And then, the doubts started entering my mind.
People did fall pregnant on the pill right? It wasn’t like it was unheard of. I hadn’t stopped taking it, but I knew that I hadn’t always been diligent to remember every day at the same time.
I breathed out as I put the stick in the cup, washing my hands and already feeling a little more nauseous as I handed the stick to the nurse in gloved hands, and went out to where the doctor was sitting.
And it may have been my imagination, but as I looked at Hamzah with contempt, pretty sure that I had proven my point, I was certain that he was completely avoiding eye contact.
And just as I was about to ask him if he was okay, I barely expected the doctor to come in and hand me a sheet for bloods, almost as if she already had come to a conclusion and needed a confirmed diagnosis.
“What’s this?” I asked, taking it from her as I watched Hamzah’s face change to a peculiar sort of expression. He wasn’t looking awkward anymore. Nope. Now he was just looking petrified.
Terrified and worried and whatever other complicated and awkward emotion came with all of those.
”Congratulations,” Doctor said with a smile, looking from Hamzah to me. “The result is positive. We need to do some bloods…”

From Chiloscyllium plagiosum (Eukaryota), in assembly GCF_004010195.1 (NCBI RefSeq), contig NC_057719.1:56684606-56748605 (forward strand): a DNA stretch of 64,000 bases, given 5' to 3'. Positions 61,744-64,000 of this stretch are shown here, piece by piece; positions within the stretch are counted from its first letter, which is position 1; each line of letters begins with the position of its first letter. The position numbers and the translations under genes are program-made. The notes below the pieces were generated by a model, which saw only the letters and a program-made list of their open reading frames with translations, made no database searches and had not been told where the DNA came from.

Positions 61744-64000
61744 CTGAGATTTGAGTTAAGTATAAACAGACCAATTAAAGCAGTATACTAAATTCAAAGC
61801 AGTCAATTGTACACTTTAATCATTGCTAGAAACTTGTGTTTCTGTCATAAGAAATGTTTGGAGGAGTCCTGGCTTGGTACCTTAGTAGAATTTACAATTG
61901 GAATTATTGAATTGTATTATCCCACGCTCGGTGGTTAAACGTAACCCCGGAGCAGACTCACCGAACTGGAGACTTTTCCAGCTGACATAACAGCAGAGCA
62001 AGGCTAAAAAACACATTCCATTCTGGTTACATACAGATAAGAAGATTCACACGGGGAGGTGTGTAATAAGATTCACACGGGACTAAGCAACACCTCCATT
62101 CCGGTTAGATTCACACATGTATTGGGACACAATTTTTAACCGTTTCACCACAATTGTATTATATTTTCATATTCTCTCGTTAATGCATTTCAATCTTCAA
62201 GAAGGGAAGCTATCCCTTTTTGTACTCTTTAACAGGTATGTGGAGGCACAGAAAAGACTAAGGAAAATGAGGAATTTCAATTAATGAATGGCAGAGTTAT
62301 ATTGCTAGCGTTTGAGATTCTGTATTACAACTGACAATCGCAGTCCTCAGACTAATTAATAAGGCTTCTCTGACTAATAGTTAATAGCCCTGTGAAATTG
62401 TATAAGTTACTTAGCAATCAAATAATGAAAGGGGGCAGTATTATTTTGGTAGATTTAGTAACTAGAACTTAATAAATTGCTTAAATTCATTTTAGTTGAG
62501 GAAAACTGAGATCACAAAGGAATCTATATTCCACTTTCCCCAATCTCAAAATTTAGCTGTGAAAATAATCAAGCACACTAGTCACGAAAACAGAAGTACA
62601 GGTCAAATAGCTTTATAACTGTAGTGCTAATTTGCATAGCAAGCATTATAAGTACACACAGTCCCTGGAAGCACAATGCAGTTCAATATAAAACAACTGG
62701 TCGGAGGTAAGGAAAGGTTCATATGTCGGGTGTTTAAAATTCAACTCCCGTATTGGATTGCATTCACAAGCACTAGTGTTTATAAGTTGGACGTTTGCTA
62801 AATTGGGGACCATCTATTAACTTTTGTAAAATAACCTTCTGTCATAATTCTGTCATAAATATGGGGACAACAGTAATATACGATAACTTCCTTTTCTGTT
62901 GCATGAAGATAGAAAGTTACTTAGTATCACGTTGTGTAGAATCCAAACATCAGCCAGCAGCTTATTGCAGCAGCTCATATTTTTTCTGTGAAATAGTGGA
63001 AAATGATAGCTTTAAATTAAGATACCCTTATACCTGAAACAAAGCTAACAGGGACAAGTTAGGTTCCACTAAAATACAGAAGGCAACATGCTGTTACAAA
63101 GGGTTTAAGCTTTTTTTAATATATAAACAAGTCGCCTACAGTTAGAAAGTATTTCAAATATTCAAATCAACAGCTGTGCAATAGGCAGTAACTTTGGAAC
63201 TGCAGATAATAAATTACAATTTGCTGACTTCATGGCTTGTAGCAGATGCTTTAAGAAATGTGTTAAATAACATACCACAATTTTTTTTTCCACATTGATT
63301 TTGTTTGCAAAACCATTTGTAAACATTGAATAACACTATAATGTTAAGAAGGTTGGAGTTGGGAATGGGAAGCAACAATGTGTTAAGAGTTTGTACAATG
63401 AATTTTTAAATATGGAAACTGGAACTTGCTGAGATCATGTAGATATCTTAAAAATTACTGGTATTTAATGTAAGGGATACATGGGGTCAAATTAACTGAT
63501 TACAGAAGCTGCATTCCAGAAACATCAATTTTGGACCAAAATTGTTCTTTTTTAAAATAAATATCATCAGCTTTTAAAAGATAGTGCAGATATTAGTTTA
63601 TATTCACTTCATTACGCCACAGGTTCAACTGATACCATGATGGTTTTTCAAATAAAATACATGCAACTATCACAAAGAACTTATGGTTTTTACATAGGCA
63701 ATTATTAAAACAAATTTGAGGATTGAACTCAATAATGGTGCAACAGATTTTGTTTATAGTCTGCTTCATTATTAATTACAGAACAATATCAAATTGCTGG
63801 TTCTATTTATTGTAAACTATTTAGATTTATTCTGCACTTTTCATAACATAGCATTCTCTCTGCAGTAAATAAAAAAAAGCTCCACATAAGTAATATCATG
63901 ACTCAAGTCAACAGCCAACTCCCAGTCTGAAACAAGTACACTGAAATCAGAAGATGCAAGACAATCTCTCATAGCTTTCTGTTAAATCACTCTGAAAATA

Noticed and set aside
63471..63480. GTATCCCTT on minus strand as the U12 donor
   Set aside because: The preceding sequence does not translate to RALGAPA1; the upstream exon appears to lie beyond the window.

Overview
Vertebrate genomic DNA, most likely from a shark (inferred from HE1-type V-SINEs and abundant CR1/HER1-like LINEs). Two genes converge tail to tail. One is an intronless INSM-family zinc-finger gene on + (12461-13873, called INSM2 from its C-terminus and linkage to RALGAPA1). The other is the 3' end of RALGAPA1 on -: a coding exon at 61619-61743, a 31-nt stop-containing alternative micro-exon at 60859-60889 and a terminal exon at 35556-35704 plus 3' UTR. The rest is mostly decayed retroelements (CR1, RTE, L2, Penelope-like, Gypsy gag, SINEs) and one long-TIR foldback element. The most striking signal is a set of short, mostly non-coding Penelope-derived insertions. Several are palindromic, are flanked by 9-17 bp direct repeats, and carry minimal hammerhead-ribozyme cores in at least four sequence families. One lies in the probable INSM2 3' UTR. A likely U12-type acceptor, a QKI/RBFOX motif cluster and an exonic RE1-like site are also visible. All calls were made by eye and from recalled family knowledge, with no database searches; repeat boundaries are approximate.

I didn’t even hear the rest. I could barely believe it.
The news had barely even digested before I felt it all consuming me, my body already reacting to the emotions that were building up, probably over all these months.
I may have expected some kind of weird reaction to something I ate. Maybe a bug that was going around and refused to leave. Maybe even malnutrition, because of the way I’d been neglecting myself and my health the past two months.
But this. This was way beyond my wildest expectations.
And because there wasn’t much else I could do, I blinked three times as she continued to speak, almost in a daze, shook my head in absolute bewilderment, and promptly burst into tears.
Sunnah of Entertaining guests
Hosting and entertaining guests is indeed a significant deed in Islam. The first man to entertain a guest was Nabi Ibrahim (‘alayhis salam).
This quality is directly linked to the level of one’s Iman.
As seen in the above narration, Rasulullah (sallallahu ‘alayhi wasallam) coupled honouring the guest with Belief in Allah and the Day of Qiyamah, which are two fundamental aspects of our Din.
Someone asked Ali (RA): “How much was the Sahaba’s love for the Prophet (Sallalahu Alaihi wa Sallam)”
He replied: “By Allah! To us The Prophet (Sallalahu Alaihi wa Sallam) was dearer to us than our riches our children and our mothers, and was more cherishable than a drink of water at the time of severest thirst.”
SubhaanAllah… what perfect imaan they had… May Allah enable us to practise..💕